Nov. 15 2022 08:00 AM

The discussion at animal rights conferences held over the past year continued to focus on animal agriculture.

Monitoring animal rights extremism is an integral part of the Animal Agriculture Alliance’s work. We keep a close eye on groups that are consistently spreading misinformation about modern animal agriculture, trespassing onto farms and facilities, or conducting some other type of activism as they push for the removal of meat, milk, poultry, and eggs from our tables.

As part of this monitoring, we enlist the help of representatives to attend various animal rights conferences throughout the year to document quotes that highlight the movement’s true intentions, identify upcoming campaigns, and note trending issues and narratives. This year, our representatives have attended several conferences including:

  • Humane Society of the United States’ Taking Action for Animals (TAFA) Conference, held July 16 and 17 in Washington, D.C.
  • Rancher Advocacy Program’s (RAP) Online Summit, held virtually on July 30
  • Animal Place’s Farmed Animal Conference E-Summit (FACES), held virtually September 16 to 18
  • Animal Legal Defense Fund’s Animal Law Symposium, held September 24 in Arlington, Va.

Common themes from the conferences included promoting the use of “undercover” films and media to garner attention, “dietary racism” and the benefits of aligning with social justice movements, climate change and environmental impacts, and pushing change through legislation.

With the growth of social justice movements over the last several years, animal rights groups have sought to align themselves in an attempt to grow their own movement and position animal agriculture (and subsequently consumption of meat, milk, poultry, and eggs) as “racist.”

  • “[Carnism] is structured in the same ways as other oppressive or violent belief systems like patriarchy, classism, racism, and so on.” – 2022 FACES Conference
  • “Colonization has led to the dairy industry being expanded. Europe colonized 84% of the world and brought their food traditions with them which were very, very animal-heavy, and used animals in the process of also enslaving people and taking over land.” – 2022 RAP Summit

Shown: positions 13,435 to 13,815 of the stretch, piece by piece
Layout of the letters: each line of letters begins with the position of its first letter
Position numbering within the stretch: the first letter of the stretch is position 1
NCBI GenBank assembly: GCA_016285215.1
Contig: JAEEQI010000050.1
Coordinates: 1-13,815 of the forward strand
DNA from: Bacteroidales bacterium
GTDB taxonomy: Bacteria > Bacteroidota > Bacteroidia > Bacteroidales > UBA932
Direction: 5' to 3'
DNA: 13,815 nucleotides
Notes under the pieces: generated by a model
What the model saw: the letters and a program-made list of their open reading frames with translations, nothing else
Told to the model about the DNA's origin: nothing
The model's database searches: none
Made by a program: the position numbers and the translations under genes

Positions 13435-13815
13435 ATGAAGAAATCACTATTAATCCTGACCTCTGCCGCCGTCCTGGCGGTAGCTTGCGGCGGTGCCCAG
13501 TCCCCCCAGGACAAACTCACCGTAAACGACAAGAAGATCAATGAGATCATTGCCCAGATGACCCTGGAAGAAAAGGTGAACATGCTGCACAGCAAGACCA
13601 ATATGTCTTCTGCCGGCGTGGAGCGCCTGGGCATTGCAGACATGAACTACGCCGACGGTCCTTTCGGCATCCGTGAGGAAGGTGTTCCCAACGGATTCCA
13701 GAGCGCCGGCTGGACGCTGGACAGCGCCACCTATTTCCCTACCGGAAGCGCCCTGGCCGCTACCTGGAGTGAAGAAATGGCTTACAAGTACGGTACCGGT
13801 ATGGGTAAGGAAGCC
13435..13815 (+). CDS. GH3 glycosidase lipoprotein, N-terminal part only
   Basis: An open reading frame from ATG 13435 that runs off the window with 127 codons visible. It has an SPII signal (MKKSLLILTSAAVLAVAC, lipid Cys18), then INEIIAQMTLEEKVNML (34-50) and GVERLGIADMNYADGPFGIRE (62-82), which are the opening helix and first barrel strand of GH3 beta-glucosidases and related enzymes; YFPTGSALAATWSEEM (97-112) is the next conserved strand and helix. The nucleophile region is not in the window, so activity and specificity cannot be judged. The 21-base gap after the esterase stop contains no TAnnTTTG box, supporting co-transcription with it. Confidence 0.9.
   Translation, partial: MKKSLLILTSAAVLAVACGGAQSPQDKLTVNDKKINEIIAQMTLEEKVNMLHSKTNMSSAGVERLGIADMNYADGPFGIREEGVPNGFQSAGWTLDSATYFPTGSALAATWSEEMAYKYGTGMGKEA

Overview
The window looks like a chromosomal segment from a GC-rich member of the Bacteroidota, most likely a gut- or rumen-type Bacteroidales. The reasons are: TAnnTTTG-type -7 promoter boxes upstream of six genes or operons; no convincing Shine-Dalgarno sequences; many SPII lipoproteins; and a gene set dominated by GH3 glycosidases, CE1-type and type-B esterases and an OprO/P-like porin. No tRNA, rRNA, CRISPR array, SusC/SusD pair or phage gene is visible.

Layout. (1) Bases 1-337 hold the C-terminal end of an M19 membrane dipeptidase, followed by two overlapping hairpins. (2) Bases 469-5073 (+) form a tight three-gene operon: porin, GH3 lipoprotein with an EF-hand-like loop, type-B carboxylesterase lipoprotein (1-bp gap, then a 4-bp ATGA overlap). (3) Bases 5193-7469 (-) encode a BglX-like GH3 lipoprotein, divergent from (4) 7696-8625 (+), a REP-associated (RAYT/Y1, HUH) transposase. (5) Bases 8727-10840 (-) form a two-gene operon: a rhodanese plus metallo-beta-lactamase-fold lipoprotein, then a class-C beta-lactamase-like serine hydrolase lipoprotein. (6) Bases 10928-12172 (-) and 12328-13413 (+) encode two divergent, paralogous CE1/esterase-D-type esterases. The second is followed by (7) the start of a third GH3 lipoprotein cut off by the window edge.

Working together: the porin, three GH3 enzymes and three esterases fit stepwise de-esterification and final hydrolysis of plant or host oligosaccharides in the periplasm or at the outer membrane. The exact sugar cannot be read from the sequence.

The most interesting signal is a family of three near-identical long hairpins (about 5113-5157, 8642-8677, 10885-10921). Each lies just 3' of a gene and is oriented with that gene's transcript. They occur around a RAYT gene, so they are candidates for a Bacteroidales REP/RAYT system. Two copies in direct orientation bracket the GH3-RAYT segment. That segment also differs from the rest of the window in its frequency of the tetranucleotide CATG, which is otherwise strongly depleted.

• “I believe that animal agriculture is a house of cards and if you could just take people of color and remove them and make it politically incorrect to eat meat or dairy – and that in the global majority, lactose intolerance is almost universal – we could collapse the system.” – 2022 RAP Summit

Animal rights extremists have frequently targeted youth groups like 4-H and FFA that get young people involved in animal agriculture. Now, extremists are turning to the classroom to proactively reach young minds with their anti-animal agriculture agenda.

  • “All of these [youth] programs are working together with classroom work to foster the social disapproval around the consumption of animal products while normalizing plant-based foods.” – 2022 FACES Conference
  • “When we do our lessons, we target the audience’s emotions by creating a story about the suffering and destruction that factory farming causes and students are now primed for us to help them connect the story of factory farming to the story of who they are.” – 2022 FACES Conference

The use of “undercover” films and media attention to grow the vegan movement is nothing new and certainly something we expect to continue. The tactic was discussed across the board at these recent conferences.

  • “Media attention to animal welfare has negative effects on the demand for meat, so increasing media attention to animal welfare issues triggers consumers to actually purchase less meat, rather than reallocate expenditures to competing products.” – 2022 Animal Law Symposium
  • “I believe that [‘undercover’ investigation] is the best way to connect to others who are seemingly far removed from veganism or animal rights and are under the false impression that what farmed animals are suffering through is pretty much of little concern to them.” – 2022 FACES Conference
  • “If you want to get that issue in front of people, and you want to get attention, you bring a lawsuit, and you fight it as long as you can fight it, and you get reporters, you get people to cover it, and it’s just getting the message out and people seeing what’s really going on.” – 2022 RAP Summit

In addition to trying to change how the public views animal agriculture, animal rights extremists are also looking to force change through the legislative process.

  • “It is really a great idea to learn about your local elected officials, figure out who they are, and establish relationships with them because it is often a little bit easier to pass legislation at the local level sometimes than it can be at the state or federal level.” – 2022 TAFA Conference
  • “It is critically important to engage in elections for the municipal and county level because we know how this works. People just continuously run for higher office and if that is the case, we need to catch those early in order to ensure that we’ve got the right people in office.” – 2022 TAFA Conference

The Alliance shares this information not to alarm you but to inform you on what our adversaries are saying and what we can expect to see from them in the near future. Each of these topics discussed highlight the need for proactive communication from the animal agriculture community – online, with your local community, and with legislators, media, and other target audiences.

Emily Solis

Emily Solis is the manager of communications and content at the Animal Agriculture Alliance. In her role, she works to execute the Alliance’s issues management and communications strategy.